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The turning point for Yes,
This review is from: The Yes Album [Expanded & Remastered] (Audio CD)
'The Yes Album' is the first Yes album to feature a certain Steve Howe, and what a huge difference his addition to the band makes. Already a well-honed rock band, Yes still had plenty of potential to move forward, and that they most certainly did with this album. Still minus keyboard vituoso Rick Wakeman, the full 'classic' line-up was as yet incomplete, but the band were still on their way to greatest by this point.
The songs on this album are much more like the sort of stuff that you would come to expect from the band in later years. Jon Anderson had already started to fly off on major lyrical tangents by this stage, and his unique brand of quasi-sci-fi ramblings is quite evident, especially on 'Yours In No Disgrace' and 'Starship Trooper'. Not to be confused with the dodgy disco title of the same name, 'Starship Trooper' is a classic, and introduced the 'three-stage' song concept into their music. Starting with a fairly standard section, it proceeds into an impressive acoustic section that would not have been possible if not for the amazing guitar skills of Steve Howe. As the song reaches it's climax, the 'space-rock' concept takes over, and Howe comes into his own with a tour-de-force performance.
'The Clap' is a live solo piece by Howe which is truly stunning. On first listen, it sounds like atleast two guitarists are playing simultaneously, but having seen Howe perform this self-same track in the flesh, I can assure you it is not. This track above any other demonstrated that Yes had acquired a truly formidable talent. Amusingly, Howe originally titled the song simply 'Clap', but when released on vinyl it was accidentally renamed 'The Clap', and to this day it remains the only progressive rock song perceived to be about venereal disease. Luckily, it is an instrumental piece!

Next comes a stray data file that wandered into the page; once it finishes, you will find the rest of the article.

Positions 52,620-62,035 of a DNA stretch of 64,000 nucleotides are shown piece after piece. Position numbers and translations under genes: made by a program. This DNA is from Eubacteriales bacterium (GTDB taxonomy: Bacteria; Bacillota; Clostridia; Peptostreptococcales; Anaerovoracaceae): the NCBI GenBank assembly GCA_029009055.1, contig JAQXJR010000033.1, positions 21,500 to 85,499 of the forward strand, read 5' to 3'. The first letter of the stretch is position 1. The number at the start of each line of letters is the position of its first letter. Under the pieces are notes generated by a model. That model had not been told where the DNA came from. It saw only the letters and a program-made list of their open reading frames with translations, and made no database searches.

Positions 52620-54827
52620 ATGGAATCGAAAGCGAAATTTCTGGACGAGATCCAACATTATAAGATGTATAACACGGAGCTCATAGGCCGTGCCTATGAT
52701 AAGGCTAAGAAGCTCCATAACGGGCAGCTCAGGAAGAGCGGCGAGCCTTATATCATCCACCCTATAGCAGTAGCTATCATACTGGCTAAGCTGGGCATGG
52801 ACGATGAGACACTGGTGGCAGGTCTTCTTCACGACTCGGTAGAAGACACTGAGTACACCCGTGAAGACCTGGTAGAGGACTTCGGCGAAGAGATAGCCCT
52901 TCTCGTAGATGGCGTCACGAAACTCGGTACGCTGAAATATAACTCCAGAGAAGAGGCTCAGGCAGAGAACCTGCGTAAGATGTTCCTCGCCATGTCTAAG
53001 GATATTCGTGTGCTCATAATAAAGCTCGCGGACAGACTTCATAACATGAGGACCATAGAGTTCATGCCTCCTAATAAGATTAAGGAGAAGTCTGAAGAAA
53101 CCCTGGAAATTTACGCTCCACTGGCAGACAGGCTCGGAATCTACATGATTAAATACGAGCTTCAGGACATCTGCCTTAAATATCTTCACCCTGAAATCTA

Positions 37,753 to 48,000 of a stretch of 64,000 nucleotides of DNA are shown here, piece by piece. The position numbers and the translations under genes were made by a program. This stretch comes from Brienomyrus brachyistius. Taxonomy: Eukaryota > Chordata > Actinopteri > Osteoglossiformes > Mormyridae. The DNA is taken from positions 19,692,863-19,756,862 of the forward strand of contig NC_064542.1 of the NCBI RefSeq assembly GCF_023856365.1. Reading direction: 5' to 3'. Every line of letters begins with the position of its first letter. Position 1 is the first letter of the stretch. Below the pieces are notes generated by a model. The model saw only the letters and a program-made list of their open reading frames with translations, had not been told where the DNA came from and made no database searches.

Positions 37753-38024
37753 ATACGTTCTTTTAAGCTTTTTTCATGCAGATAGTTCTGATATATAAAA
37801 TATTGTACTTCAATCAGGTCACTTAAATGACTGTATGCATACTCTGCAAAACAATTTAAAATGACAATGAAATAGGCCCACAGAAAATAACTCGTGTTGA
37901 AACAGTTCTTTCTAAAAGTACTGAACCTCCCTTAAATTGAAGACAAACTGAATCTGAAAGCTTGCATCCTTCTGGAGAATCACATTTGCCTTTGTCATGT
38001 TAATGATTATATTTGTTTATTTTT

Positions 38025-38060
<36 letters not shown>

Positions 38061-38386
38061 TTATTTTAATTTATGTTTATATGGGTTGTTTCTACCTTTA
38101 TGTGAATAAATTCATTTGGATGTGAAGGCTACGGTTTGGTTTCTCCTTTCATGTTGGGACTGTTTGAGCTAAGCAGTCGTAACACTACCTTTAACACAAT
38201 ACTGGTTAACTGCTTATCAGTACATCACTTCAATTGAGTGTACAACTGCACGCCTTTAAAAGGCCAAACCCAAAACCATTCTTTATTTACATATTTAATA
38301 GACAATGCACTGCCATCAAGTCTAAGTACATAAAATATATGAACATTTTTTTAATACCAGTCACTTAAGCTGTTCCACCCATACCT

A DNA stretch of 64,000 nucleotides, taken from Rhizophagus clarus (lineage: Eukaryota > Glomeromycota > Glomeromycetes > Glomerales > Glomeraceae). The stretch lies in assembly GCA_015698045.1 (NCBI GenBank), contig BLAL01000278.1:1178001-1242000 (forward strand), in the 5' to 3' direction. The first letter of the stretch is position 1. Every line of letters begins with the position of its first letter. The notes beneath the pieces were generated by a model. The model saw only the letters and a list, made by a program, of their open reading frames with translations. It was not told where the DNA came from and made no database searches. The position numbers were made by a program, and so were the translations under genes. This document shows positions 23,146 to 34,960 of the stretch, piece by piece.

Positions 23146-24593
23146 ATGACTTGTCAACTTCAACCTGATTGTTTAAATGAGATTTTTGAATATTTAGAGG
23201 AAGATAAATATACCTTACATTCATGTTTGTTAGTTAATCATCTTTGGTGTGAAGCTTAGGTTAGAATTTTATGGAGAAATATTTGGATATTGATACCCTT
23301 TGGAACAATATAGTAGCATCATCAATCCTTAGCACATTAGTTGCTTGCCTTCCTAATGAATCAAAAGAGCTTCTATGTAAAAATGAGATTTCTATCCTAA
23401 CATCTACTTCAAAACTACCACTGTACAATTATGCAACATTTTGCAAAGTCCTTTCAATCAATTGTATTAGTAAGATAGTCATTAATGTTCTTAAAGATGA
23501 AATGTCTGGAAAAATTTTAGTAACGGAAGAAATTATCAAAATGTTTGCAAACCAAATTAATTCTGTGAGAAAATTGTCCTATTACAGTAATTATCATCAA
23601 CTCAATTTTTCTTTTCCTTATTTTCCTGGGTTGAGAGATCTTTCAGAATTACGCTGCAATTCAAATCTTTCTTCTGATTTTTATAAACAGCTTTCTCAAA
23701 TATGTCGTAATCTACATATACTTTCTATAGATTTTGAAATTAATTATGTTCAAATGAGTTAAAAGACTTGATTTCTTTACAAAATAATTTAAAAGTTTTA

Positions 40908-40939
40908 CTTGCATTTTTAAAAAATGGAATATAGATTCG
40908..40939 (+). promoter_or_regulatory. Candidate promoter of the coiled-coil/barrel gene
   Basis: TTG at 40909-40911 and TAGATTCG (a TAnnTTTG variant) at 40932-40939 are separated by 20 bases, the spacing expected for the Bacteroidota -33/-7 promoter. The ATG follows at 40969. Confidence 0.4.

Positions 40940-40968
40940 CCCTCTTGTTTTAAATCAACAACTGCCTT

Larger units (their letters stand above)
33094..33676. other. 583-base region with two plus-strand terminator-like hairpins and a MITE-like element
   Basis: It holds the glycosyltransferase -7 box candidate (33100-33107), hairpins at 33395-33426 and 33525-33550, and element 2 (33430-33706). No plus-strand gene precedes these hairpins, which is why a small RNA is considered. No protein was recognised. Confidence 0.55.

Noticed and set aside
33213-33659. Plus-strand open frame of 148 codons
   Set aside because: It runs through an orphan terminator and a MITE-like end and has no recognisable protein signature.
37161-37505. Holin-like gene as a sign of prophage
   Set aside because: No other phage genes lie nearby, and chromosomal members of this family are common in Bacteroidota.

'I've Seen All Good People/Your Move' is probably the best known track on the album, and is a showcase for Jon Anderson's vocal ability. Starting off pretty ordinarily, the song transforms into a lively 'jam' that would be a crowdpleaser for years to come.
'A Venture' is a distinct (but welcome) oddity within the Yes back-catalogue, and is one of Jon Anderson's least perplexing lyrics. Centred around a plodding rhythm and Tony Kaye's piano, it is certainly unlike anything Yes did ever again, but is an enjoyable track nonetheless. Finally, 'Perpetual Change' is another favourite of the Yes live set (a live version appears on 'Yessongs') and is a curious mish-mash of styles, but sees each musician (especially Bill Bruford on drums) excel themselves to produce a genuine Yes classic.
The additional tracks are recent additions that you can live without, and I haven't been tempted to replace my original copy of the CD yet, but they certainly don't detract from the album in any way. A must-have for any prog rock collection.
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Initial post: 27 Jan 2011 23:03:15 GMT
R. Pievaitis says:
re the classic full line up i assume you mean howe,anderson,squire,wakemand and bruford,wierd that this line up only made 2 full albums and fragile only as a handful of proper band compositions,if you take away the short solo pieces,i have never reckoned upon fragile as a fully realised yes album.
so that leaves only close to the edge,which i agree is a classic line up of excellent musicians and is my fave album of all time.but to call this version the classic is to undermine the excellent and hardworking contributions by alan white.
sure, i reckon the drumming work by bruford on ctte is second to none on any album,but on yes songs alan white soon picked up the baton and ran with it to this day !
why bruford ever left i still cannot fathom,despite reading his interviews about this period i can only judge that he must have kicked himself when his future band of choice became such a millstone with the ever erratic behaviour of mr fripp and his inability to hold a band together.one seriously bad choice i think mr bruford.
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